written by
Michele Heyward

Racism Is Legal – Subtle Workplace Racism Cues!

Career Job Anti-racism career advancement 4 min read
“Racism, discrimination, bias, and aggression do not come from big moments. It’s in the small actions that mount up over time and build into a culture where we are only meant to be seen as quotas but never heard, never acknowledged, never recognized, and never accepted.”

This statement you read was written by Facebook’s Black & other Employees of Color in a blind letter on a Medium post. This might have come from a specific group of people, but this is the general sentiment of black employees throughout the United States. Your black employees and colleagues may be smiling on the outside. They might be appreciating you for taking the steps to counter their underrepresented status. They might be answering all your questions regarding race and privilege. But on the inside, they don’t feel the same, because of the racism.

“The Black employees of America today are sad, depressed, angry, furious, and are facing micro and macro aggressions every day! They are treated as if they do not belong and are considered outcasts.”

The unfortunate thing is, for the most part, these racist cues aren’t even prominent. They are subtle, otherwise known as microaggressions, never accepted & never acknowledged. But, it is high time you need to know what they are, so you can hold yourself accountable.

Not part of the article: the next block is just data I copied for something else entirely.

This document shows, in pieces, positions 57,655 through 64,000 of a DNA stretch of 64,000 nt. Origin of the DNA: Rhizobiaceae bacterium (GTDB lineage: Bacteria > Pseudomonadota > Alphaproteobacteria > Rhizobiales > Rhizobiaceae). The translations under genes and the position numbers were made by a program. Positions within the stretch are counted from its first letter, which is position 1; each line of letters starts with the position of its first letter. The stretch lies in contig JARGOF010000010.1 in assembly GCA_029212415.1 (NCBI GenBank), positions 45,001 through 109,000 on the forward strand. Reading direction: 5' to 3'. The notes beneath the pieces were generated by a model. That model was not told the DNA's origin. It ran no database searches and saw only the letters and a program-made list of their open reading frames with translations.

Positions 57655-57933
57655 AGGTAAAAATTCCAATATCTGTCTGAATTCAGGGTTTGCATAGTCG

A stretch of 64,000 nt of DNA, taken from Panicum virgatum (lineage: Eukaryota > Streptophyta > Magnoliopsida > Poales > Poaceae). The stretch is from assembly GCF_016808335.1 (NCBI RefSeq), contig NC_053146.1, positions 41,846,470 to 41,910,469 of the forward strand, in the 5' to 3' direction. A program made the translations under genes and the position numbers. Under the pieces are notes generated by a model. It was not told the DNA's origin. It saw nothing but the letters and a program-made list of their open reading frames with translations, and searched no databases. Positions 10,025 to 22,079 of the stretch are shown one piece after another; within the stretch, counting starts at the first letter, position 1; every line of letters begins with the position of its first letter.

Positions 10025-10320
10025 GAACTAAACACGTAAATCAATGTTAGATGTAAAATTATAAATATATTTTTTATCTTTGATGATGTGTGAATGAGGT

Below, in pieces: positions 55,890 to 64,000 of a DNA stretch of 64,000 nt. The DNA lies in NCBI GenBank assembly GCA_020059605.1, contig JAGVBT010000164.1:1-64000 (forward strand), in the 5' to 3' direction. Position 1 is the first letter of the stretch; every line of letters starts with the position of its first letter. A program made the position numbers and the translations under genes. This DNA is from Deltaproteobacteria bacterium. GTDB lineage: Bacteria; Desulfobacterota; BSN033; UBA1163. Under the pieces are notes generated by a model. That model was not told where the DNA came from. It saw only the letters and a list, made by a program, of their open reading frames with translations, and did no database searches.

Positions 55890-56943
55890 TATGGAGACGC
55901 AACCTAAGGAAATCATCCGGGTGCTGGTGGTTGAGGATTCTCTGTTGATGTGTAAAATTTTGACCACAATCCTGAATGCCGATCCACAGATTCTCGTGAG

This racism starts even before a black employee steps into an organization. Blacks are less than half as likely to receive consideration for jobs relative to equally qualified white counterparts. For both the races vying for the same job, whites have above 30% chances of getting it whereas blacks have less than 15% chances with the same credentials and degree.

Let’s just leave getting the job part aside. When being interviewed, as early as in the telephone conversation phase, around 56% of the black people face racism. This isn’t an open no-black people policy. Rather, their education is extra scrutinized, where they studied, and what they studied is put under microscopic focus, and even with the right degree and experience, everything black candidates say is taken with a pinch of salt. So, even before they are allowed to work for a company, they are put through extreme discriminatory practices to ensure they should be given the job.


With Black people, how they talk, speak, or look is almost always questioned. According to a study, the race-recognizable dialect (or sometimes the lack of it) can be the proxy for not only assessing a candidate for the position but their potential for moving up the ladder as well. Simply put, if you “speak as a black or not” is going to decide if you should be given a job, promoted or not.

Many times, their hair isn’t considered professional enough. Most of the black women have reported that they are suggested to straighten or grow their hair if they want to look ‘more presentable’ in the workplace. Among many other things, there is a common misperception that black people are aggressive to their colleagues & managers, and that apparently threatens the other employees.